Attorneys for the board contend this complies with the randomness concern. One outstanding question is how Recorder David Stevens, whom the board has tasked with the expanded hand count audit, will get his hands on the ballots which are currently in the legal custody of the county’s election director, Lisa Marra.

Cochise County Attorney Brian McIntyre, himself a Republican, authored a Nov. 10 letter to Marra’s attorney outlining several “potential criminal acts” that could result if attempts are made to take the ballots from Marra’s custody without a court order.

McIntyre’s letter was copied to Cochise County Sheriff Mark Dannels, who has not taken a public position on how his deputies will respond if the expanded hand count moves forward.

Nikola In Pilot Testing With Walmart, SAIA As Founder Awaits Sentencing In Fraud Case

Nikola In Pilot Testing With Walmart, SAIA As Founder Awaits Sentencing In Fraud Case

By Terri Jo Neff |

Just weeks after its founder was convicted of federal fraud charges, Phoenix-based Nikola Corp. (NKLA) announced Third Quarter 2022 financial results showing higher than expected revenues and a narrower than expected quarterly loss.

On Thursday, Nikola Corp. reported revenues of $24.2 million, GAAP net loss per share of $0.54, and non-GAAP net loss per share of $0.28. The company also revealed it produced 75 heavy-duty Nikola Tre battery-electric vehicles (BEVs) at its plant in Coolidge, outpacing the 50 BEVs which came off the assembly line last quarter.  

Nikola also announced pilot testing of its Tre BEVs is underway with Walmart and SAIA, and that 63 of its trucks have been delivered to dealers.

“During the third quarter we continued to produce and deliver Nikola Tre BEVs to dealers and customers,” said new Nikola President, Michael Lohscheller. “We also made significant advancements in developing our energy business, announcing our intent to develop access of up to 300 metric-tons per day of hydrogen and up to 60 stations by 2026, and our collaboration with E.ON in Europe.”

Founded in late 2014 by Trevor Milton, Nikola seeks to transform the transportation industry by designing and manufacturing zero-emission BEVs  and hydrogen-powered fuel cell electric vehicles (FCEVs). The company is also a leader in EV drivetrains, vehicle components, energy storage systems, and hydrogen station infrastructure.

As AZ Free News previously reported, Milton was stripped of any role in the company in 2020 following an investigation by the U.S. Securities and Exchange Commission into allegations Milton repeatedly lied to investors, prospective investors, and the public about Nikola’s research and development progress as well as sales contracts in an effort to increase the company’s share price.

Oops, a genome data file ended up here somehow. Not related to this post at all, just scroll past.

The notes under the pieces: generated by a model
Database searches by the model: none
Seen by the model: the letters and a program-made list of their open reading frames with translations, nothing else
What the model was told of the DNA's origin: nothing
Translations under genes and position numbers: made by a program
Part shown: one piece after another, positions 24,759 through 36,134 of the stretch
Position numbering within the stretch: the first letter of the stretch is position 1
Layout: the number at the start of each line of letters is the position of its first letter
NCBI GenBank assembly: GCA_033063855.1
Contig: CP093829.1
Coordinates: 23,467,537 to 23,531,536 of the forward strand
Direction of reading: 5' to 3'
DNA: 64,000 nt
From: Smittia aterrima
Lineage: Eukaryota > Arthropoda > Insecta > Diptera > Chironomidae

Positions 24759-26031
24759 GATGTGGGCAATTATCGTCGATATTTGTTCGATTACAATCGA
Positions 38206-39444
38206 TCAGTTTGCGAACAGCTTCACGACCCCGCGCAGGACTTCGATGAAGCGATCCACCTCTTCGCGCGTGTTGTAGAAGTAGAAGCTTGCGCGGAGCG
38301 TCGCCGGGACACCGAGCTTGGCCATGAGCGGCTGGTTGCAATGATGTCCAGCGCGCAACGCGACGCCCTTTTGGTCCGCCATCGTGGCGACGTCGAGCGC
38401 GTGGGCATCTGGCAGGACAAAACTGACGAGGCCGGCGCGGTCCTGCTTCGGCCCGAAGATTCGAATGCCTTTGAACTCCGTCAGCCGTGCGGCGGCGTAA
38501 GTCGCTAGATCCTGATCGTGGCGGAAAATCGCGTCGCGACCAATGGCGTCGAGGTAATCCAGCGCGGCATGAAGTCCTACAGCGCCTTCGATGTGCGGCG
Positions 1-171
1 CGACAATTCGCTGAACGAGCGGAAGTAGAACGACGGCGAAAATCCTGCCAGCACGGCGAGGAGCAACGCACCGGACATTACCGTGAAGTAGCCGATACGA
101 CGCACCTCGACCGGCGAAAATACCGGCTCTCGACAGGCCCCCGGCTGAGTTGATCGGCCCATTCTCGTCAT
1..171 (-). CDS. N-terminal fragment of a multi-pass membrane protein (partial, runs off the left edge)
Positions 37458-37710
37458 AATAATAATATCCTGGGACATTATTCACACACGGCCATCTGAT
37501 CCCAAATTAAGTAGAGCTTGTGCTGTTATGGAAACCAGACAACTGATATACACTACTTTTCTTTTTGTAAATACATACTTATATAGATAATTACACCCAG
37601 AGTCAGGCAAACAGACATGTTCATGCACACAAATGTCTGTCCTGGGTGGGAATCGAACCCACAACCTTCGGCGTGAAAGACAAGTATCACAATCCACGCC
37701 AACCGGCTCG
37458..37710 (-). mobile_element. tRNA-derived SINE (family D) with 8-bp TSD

Then-CEO Mark Russell sought to move Nikola forward from the scandal, agreeing the company would pay a $125 million civil penalty to the SEC. Russell retired this summer, putting Nikola in the hands of Lohscheller, who previously served as CFO for several top automakers, including Mitsubishi Motors, Volkswagen Group USA, and German-based Opel/Vauxhall. Lohscheller was promoted in 2017 as CEO of Opel, where he helped plan the company’s move toward being an electric-only brand by the end of this decade.

Meanwhile, company officials fully cooperated with the U.S. Attorney’s Office in New York which took Milton to trial Sept. 12 on four fraud charges.  The nearly month-long trial ended with the jury deliberating for less than seven hours before convicting Milton of two counts of wire fraud and one count of securities fraud.

A not-guilty verdict was handed down on another count of securities fraud.

Milton, who avoided pretrial detention by posting a $100 million bond, was granted permission by a federal judge to remain out of custody his until Jan. 27, 2023, sentencing. He is facing up to 20 years in prison, with prosecutors calling for a “significant” prison term in light of numerous warnings to Milton about his misrepresentations.

Nikola has recently announced several highpoints, including:

  • Acquiring land in Buckeye for the construction of a hydrogen production hub with project partners. The company is working through zoning and permitting processes and has already ordered some long lead-time equipment;
  • A multi-year purchase order for 100 Tre BEVs by Zeem Solutions, which specializes in fleet truck leasing;
  • A stock-only purchase of California-based Romeo Power, which is expected to result in a large savings for Nikola on battery-pack costs;
  • An intent to develop access of up to 300 metric-tons per day of hydrogen and up to 60 dispensing stations by 2026. The company sees potential benefits from the Inflation Reduction Act.